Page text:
Every American has the opportunity to time travel, and feel a little patriotic while doing so. A few weeks ago, trekking Europe, my fiancￃﾩ and I visited my friend and fellow Army officer stationed in Germany. We linked up in Amberg, Germany and in his car, negotiated the Autobahn en route to Prague, Czech Republic. Though his car was not Doc Brown's DeLorean from Back to the Future, it seemed to have the same ability.
We easily hit 88 mph and decided to make a change in our itinerary, meeting other American and Army friends in the neighboring Czech city, Plzeￅﾈ (or Pilsen). It was May 2, 2015, exactly 70 years after General Eisenhower and General Patton decided to move east and push the remaining German soldiers out of then Czechoslovakia. The Third Army ultimately liberated the city from the grip of Nazi Germany on May 6, 1945, and despite it being seven decades after the fact, the people of the Czech Republic had not forgotten nor had they lost any sense of appreciation and respect.
In a time when we fear that the true meaning of holidays like Memorial Day and Independence Day are blurred and mistaken for merely days off of work to BBQ, every American should know that despite some of the highly publicized anti-American sentiment in parts of the world, other countries, not as publicized, are the antithesis of that negativity.
That weekend, Pilsen held their annual Liberation Festival, May 1-6, 2015, a tradition held every May since 1990. A party of epic proportions. Friday night Lynyrd Skynyrd put on a free concert. Saturday, the city center was lined with beer and food tents (30-40 crown for a pint or about 1 dollar).
Little Czech boys were dressed in US Army uniforms, holding miniature Old Glories, yelling "USA! USA!" in their eastern-European accents.
Pilsen's streets remain largely cobblestone, and the buildings maintain their early 20th Century charm and stoicism. During the weekend-long festival, thousands of young Czech men dressed in WWII-era US Army uniforms, and marched over those cobblestone streets recreating their liberation. Intermingled in the troop formations were WWII-era US tanks, jeeps and troop carriers.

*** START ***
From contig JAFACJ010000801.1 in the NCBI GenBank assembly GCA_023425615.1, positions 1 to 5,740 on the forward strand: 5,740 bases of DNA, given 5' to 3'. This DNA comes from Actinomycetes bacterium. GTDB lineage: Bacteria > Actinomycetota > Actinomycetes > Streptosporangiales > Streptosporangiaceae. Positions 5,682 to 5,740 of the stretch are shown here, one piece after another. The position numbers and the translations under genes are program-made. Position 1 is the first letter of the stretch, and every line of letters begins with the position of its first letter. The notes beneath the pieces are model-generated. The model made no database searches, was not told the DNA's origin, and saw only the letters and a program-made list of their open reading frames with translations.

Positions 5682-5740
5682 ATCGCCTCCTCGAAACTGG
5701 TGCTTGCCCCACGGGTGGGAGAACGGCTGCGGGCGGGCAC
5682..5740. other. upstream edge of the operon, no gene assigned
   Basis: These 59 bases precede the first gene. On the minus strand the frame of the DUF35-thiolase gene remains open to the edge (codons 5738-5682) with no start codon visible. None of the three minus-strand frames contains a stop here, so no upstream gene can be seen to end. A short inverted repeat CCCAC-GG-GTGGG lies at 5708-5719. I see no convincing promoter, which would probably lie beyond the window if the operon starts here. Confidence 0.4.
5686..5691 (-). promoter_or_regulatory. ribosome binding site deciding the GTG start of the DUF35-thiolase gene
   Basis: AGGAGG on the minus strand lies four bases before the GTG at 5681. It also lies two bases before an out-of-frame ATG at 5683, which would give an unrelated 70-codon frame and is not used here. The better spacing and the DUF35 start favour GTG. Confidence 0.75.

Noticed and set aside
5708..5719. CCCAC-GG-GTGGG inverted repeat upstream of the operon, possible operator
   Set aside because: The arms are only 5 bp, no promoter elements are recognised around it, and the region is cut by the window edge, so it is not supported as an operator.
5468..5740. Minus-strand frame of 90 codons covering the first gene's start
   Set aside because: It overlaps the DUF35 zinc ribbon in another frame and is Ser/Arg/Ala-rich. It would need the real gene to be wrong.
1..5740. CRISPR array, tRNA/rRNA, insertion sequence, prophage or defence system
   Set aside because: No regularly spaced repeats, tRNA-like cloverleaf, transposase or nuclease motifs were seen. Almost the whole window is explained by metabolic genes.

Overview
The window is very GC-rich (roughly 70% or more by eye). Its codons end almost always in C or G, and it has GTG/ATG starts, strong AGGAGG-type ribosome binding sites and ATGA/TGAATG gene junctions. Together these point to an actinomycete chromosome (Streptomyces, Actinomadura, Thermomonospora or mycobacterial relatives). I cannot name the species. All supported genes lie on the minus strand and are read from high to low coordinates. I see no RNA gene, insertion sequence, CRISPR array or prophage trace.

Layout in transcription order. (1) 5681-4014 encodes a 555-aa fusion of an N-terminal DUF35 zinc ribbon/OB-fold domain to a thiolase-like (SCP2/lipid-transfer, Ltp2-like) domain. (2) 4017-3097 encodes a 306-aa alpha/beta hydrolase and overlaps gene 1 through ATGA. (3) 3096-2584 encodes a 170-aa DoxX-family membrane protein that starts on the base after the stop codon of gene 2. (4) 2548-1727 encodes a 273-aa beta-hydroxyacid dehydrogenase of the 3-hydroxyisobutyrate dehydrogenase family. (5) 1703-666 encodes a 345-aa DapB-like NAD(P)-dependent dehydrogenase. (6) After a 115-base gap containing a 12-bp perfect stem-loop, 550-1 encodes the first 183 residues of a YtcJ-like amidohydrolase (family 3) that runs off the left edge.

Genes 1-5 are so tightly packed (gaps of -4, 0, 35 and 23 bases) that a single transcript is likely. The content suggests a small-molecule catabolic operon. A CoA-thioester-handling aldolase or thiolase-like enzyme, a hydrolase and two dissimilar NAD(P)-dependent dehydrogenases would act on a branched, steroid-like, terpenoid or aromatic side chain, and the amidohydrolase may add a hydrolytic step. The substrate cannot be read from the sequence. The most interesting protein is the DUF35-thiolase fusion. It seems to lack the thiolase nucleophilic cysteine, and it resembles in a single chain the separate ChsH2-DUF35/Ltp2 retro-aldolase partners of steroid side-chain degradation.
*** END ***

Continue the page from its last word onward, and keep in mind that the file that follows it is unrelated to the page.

P-51 Mustangs flew over in a glorious show of victory. Thousands more women were dressed as if it were 1945, makeup and hairstyles included, lining the road blowing kisses to the liberating troops. Swing music played when bagpipe units weren't marching. Taking in the surrounding sites and sounds, it was easy to forget the year was 2015.
This gave me chills, yes. I admittedly fought back tears, however, when at the end of the parade there were 6 jeeps, not with Czech actors, but with 6 US Army WWII Veterans. Averaging 89 years old, these 6 gentlemen road down the same streets they liberated 70 years ago to the day.
I urge every American to consider time travel next spring, 71 years in the past, and make the journey for the next Liberation Fest. While it is true that Veteran cemeteries such as Arlington National Cemetery and the Normandy American Cemetery are powerful symbols of our freedom and the expensive price in preserving that freedom (and I think visits to those are poignant as well), the Liberation Festival is a live production in appreciating the cost those men and women were willing to pay.
As an active duty Army officer, there are few things more humbling to experience than to have the opportunity to meet WWII Veterans in the city they liberated decades earlier. As an American, there are few things more humbling than to have a free and sovereign nation hang our flag next to theirs just to say 'thank you.'
Agree or disagree with our foreign policy or Washington bureaucracy, these are places and events I would encourage every American to visit and pay homage. Their symbolism preserves generations. Their meaning and importance transcends party politics. They literally stop time, allowing us to appreciate our history in order to forge a fruitful future.